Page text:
Tag Archives: plagiarism

Combating Plagiarism on the Digital Frontier

This post, written by Jen Carey, originally appeared on Edudemic.

Plagiarism, defined as the “wrongful appropriation” of another’s words or ideas, is a pervasive problem in schools. Many teachers and administrators believe that the internet has caused an explosion of academic dishonesty (a recent PEW survey of College Presidents would agree). While, most teachers and administrators are familiar with tools like turnitin that can catch plagiarism after the fact, there are some ways that educators can combat plagiarism before it starts!

In the new digital frontier, we need to hold digital literacy at the forefront when teaching students how to use and incorporate material into their work. Today’s students are used to rapid answers to questions via quick searches (again, verified by PEW in “How Teens Do Research”). While this is not necessarily bad, it does mean that as educators we need to change the way we approach research projects in the classroom so that we can teach students to not only do traditional research, but also to effectively use online media and content. By incorporating these strategies, we can start to combat plagiarism before it begins.

3 Strategies for Combating Plagiarism

1. Provide students with meaningful lessons and examples of “real world” plagiarism.

Students need to understand why proper citation and documentation is necessary not only in academic research but in “real life.” When you can show them examples from the real world, they understand this concept better as they make a personal connection to it. Here are some great modern, pop culture cases (there are many others) to help frame the discussion:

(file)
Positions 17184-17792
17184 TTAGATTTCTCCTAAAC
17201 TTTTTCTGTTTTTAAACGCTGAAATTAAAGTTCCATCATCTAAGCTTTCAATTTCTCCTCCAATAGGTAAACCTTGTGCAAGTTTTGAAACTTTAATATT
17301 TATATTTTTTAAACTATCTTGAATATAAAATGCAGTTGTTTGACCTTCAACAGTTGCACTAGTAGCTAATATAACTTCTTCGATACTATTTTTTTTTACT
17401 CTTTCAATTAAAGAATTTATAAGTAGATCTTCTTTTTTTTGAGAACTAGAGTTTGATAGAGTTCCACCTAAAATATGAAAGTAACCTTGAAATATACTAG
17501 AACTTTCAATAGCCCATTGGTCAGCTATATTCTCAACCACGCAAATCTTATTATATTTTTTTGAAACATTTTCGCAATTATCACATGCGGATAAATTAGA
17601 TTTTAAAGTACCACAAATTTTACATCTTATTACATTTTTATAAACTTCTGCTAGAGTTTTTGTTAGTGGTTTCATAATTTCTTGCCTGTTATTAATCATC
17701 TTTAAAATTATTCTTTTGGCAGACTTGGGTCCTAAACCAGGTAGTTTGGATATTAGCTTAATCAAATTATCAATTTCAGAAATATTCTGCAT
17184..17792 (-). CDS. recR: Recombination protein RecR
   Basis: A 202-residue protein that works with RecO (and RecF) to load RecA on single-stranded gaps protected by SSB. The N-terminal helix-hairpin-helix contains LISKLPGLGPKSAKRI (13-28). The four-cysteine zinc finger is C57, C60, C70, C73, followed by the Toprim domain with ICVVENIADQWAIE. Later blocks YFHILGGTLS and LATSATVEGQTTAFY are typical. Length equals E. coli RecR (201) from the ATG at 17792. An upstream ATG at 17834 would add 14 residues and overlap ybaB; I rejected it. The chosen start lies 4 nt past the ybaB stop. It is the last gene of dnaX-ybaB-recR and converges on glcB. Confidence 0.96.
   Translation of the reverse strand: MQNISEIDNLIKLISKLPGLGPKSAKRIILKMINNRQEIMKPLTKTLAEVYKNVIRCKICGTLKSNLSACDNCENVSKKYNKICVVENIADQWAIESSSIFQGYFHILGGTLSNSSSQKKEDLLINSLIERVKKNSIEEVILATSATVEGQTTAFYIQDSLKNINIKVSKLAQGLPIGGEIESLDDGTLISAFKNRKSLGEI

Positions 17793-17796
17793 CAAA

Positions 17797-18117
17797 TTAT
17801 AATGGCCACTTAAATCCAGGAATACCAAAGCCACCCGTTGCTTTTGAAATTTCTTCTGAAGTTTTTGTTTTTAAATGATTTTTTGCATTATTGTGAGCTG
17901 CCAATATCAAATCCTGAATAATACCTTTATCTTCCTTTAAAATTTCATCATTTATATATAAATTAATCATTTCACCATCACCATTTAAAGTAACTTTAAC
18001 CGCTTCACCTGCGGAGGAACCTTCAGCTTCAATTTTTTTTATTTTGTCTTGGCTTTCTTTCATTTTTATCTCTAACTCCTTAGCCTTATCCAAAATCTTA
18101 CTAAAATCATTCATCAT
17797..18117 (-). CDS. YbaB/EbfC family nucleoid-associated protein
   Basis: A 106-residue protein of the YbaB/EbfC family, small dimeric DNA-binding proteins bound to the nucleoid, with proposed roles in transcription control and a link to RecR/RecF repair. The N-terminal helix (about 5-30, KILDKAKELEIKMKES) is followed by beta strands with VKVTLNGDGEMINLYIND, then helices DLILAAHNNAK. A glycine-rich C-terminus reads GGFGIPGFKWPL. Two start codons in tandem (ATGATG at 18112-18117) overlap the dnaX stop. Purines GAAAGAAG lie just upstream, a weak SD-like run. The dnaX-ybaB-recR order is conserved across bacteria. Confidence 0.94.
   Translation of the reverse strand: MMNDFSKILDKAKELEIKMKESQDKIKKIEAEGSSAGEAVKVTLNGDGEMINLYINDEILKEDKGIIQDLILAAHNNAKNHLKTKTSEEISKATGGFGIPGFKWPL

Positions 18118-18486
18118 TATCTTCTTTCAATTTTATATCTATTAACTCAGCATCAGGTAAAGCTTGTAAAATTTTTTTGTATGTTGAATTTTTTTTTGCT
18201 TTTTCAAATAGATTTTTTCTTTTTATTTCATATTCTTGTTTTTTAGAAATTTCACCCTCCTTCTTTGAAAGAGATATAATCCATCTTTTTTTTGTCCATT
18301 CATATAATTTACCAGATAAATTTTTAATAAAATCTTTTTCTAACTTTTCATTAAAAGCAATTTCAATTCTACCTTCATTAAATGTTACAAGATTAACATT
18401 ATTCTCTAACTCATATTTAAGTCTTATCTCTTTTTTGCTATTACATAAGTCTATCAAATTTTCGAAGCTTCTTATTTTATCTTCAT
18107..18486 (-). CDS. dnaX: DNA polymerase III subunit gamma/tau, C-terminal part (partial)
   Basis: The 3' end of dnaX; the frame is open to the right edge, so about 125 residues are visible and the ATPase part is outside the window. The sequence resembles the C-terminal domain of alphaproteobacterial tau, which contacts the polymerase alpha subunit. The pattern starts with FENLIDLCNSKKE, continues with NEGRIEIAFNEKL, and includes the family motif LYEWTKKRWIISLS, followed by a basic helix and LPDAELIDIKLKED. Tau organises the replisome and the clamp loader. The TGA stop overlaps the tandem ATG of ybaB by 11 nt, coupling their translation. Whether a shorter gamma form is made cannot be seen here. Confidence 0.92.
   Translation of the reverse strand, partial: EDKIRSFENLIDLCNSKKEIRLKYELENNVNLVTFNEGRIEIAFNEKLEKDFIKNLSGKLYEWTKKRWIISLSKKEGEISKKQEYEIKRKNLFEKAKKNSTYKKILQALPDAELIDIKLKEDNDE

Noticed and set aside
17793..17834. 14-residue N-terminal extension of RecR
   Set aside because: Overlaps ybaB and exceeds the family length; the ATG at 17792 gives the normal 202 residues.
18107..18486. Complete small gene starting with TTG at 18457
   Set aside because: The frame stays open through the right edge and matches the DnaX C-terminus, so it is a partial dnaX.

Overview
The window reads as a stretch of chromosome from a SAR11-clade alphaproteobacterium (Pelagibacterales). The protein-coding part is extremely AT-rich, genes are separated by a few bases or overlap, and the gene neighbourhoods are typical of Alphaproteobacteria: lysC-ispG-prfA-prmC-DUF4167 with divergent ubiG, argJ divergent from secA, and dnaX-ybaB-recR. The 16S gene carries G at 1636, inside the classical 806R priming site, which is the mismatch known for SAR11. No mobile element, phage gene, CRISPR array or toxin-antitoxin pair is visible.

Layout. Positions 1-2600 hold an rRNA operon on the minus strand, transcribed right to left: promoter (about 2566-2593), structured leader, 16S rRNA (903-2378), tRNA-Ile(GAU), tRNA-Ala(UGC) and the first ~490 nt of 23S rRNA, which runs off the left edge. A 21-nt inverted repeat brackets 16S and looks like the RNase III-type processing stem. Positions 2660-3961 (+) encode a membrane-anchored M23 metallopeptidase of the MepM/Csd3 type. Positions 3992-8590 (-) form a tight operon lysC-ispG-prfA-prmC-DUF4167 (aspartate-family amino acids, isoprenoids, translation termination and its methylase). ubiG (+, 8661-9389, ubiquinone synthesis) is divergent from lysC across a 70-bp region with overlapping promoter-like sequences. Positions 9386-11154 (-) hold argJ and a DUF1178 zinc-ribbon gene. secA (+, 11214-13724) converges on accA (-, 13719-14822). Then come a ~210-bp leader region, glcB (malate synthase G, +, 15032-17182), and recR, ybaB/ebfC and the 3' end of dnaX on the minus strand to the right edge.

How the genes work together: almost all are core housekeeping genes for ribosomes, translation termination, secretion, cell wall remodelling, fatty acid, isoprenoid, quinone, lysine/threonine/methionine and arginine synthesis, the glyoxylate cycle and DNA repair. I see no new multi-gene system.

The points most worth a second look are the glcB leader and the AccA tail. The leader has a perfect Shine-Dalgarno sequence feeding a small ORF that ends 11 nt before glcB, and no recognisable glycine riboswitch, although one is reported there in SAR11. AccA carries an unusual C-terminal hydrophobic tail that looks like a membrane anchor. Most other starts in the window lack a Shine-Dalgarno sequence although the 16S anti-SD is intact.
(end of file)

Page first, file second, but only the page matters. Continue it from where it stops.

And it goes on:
Not only do these examples highlight plagiarism, but they also spark interesting conversations about why people want credit for their products and ideas.

2. Make Research Assignments about the process rather than the end product.

As teachers, when we assign a research project, we often focus on the end product: the research essay, presentation, etc. However, students (especially young students) do not automatically know how to conduct meaningful research. Our modern students are used to Googling answers. They have grown accustomed to information being readily available. However, as academics, we know that research isn’t a fast process. It’s slow and deliberate. As a teacher, I need to intentionally slow my students down during this exercise. I do this by breaking down a larger project into more manageable chunks and focusing on the process. Here are some techniques that have worked for me:

  • Give students small practice assignments where they must read, summarize, and properly cite material.